Monday, September 28, 2009

Emerson Exchange 2009 – Charming

One of the big stories unveiled at Emerson Exchange today was DeltaV electronic marshalling and the introduction of Characterization Modules or CHARMS. You can now bring in a group of IO signals at a very granular level and distribute the signals to different controllers – clouds of IO to clouds of controllers.

Sunday, September 27, 2009

Emerson Exchange 2009 Preview

I finished up 3 days of Emerson Sales training yesterday, moved over to the Gaylord Palms today, and begin 5 days of the Emerson Global Users Exchange tomorrow (yes, my wife is a saint – the gift shop better have something really nice).

I don’t want to steal any of the thunder about what folks are going to see tomorrow from Emerson, but I thought I’d a least post the updated DeltaV logo:

More to come from Exchange over the next several days – stay tuned…

Monday, September 21, 2009

Numatics/DeltaV Integration

Back in May, I wrote about the interest we got during our annual user group get together for the Numatics smart manifold/remote IO product. We finally got a unit into our proof of concept area and have been putting it through its paces.

We have it connected up on one of our DeviceNet segments and have one of the solenoids connected up to a Crane Saunders diagram valve with a conventional switchpack. We used our standard valve module template in DeltaV, but instead of the output going directly to the solenoid, it goes to a register input within the Numatics.

We then constructed some logic, using function blocks available in the Numatics, to provide local interlocking based on another discrete input (a make-believe tank high level switch). One more switch allows us to turn the Numatics logic on and off, so comparisons between it and DeltaV can be demonstrated.

This puppy if FAST. I’m in the process of putting together a video I hope to upload to the Process Automation Usability Project website sometime after Emerson Exchange. We also constructed a valve sequence within DeltaV and ran it as fast as we could, simulating the valves around the bowl of a centrifuge. We then put the same logic in the Numatics and using another register, triggered the sequence from DeltaV. We actually had to slow the sequence in the Numatics down just so we could see it!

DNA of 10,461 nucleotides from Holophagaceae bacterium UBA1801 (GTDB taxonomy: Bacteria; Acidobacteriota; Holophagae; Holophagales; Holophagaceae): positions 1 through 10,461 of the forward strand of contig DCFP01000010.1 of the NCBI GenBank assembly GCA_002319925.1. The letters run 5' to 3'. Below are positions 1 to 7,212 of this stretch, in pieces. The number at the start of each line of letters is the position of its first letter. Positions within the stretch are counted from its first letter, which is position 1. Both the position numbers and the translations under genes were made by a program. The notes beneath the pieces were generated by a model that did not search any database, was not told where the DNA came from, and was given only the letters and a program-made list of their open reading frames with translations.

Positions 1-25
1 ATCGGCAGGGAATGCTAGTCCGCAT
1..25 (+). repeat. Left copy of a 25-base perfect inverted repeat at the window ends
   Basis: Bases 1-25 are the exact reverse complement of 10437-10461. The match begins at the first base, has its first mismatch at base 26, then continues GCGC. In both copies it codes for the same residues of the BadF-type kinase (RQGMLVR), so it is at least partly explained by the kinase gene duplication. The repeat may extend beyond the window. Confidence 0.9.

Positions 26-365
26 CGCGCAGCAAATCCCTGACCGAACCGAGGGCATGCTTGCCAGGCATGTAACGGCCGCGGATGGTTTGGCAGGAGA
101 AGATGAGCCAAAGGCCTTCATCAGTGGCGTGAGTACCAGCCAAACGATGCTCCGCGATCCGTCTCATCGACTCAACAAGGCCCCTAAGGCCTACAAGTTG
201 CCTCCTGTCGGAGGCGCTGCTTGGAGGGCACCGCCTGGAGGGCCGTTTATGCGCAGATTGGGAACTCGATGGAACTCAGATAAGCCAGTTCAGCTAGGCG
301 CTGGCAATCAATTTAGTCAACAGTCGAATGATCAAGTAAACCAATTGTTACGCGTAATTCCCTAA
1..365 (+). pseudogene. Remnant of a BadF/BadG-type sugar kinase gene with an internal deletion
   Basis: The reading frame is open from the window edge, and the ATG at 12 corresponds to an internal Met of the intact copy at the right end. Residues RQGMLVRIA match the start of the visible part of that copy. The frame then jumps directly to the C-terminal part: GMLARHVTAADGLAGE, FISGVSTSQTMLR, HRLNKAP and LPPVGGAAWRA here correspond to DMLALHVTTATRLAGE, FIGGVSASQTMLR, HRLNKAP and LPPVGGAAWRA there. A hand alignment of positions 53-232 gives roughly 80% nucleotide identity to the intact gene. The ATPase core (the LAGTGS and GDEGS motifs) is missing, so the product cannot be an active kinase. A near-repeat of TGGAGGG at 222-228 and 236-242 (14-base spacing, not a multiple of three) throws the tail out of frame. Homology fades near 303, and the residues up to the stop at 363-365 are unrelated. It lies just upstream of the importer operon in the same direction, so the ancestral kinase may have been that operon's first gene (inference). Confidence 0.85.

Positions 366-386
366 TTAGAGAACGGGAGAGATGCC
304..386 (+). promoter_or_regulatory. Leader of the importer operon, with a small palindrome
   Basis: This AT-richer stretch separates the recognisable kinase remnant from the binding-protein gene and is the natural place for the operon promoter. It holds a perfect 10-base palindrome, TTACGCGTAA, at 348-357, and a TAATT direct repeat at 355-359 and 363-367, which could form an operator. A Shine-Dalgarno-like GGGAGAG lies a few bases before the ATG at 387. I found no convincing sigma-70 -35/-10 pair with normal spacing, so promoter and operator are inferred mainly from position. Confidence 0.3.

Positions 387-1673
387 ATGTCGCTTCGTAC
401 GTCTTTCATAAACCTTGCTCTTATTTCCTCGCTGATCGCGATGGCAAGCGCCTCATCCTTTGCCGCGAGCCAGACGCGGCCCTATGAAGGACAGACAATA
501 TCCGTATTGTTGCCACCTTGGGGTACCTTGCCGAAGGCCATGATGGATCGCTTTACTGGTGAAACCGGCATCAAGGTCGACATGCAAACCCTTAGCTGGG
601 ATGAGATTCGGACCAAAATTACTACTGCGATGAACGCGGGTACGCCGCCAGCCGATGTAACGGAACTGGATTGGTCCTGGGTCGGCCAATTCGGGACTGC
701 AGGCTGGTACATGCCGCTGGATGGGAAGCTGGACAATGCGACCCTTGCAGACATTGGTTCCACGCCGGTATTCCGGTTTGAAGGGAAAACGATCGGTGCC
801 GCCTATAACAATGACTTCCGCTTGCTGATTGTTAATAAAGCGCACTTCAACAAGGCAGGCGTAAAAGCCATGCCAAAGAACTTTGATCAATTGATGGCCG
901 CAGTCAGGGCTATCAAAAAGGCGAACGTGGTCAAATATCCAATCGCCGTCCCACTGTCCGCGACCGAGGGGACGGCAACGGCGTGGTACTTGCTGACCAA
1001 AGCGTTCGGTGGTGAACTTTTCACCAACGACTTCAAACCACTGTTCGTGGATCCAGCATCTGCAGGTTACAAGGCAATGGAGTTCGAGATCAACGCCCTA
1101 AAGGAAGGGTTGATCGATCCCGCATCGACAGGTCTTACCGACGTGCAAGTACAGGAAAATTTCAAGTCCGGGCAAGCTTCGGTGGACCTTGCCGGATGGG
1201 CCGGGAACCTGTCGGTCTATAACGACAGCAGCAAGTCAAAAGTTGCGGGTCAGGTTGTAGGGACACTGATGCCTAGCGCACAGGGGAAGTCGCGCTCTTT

Friday, September 11, 2009

So I’m trying to “get” this whole Twitter thing, and I’m not sure I’m doing it right. I apologize to the few folks who have decided to follow me – at least they won’t be inundated with posts, at least not for a while.

I have, on the other hand, been following a few folks to try and figure it out and hopefully pick up some useful information – honestly, I’m not just lurking.

Along with my engineering and management responsibilities, I dabble on the sales side of automation and have been introduced to the concept of the “elevator talk”. Either Jim Cahill or Mike Boudreaux, on one of their recent twits (is that what they're called?), provided a link to a blog (which provided another link to another blog) on the topic of the “customer’s elevator rant”, a prequel to the elevator pitch. It’s very enlightening, and a must read in preparing for the upcoming Emerson Exchange.

Hey, good news – in getting the hyperlinks to include in this post, I think I’ve made a small breakthrough in my twitter adventure. Maybe I’m not too old for this stuff after all. Ready to check me out - click here.

Wednesday, September 2, 2009

Data View Web Part, Part II

So we’ve done some more playing around with the data view web part. I think I’m warming up to it because it does have a lot of capabilities and Drew’s doing the heavy lifting.

So we’ve put together a really good Batch Duration example. It’s a combination of 3 data view web parts, feeding each other in series. The first data view allows the selection of a formula, which populates the second data view with a list of batches that meet the formula criteria. By clicking on a particular batch id then populates the third data view showing durations. We even took advantage of the web part to highlight durations that exceed a fixed amount of time. Great for doing batch to batch comparisons.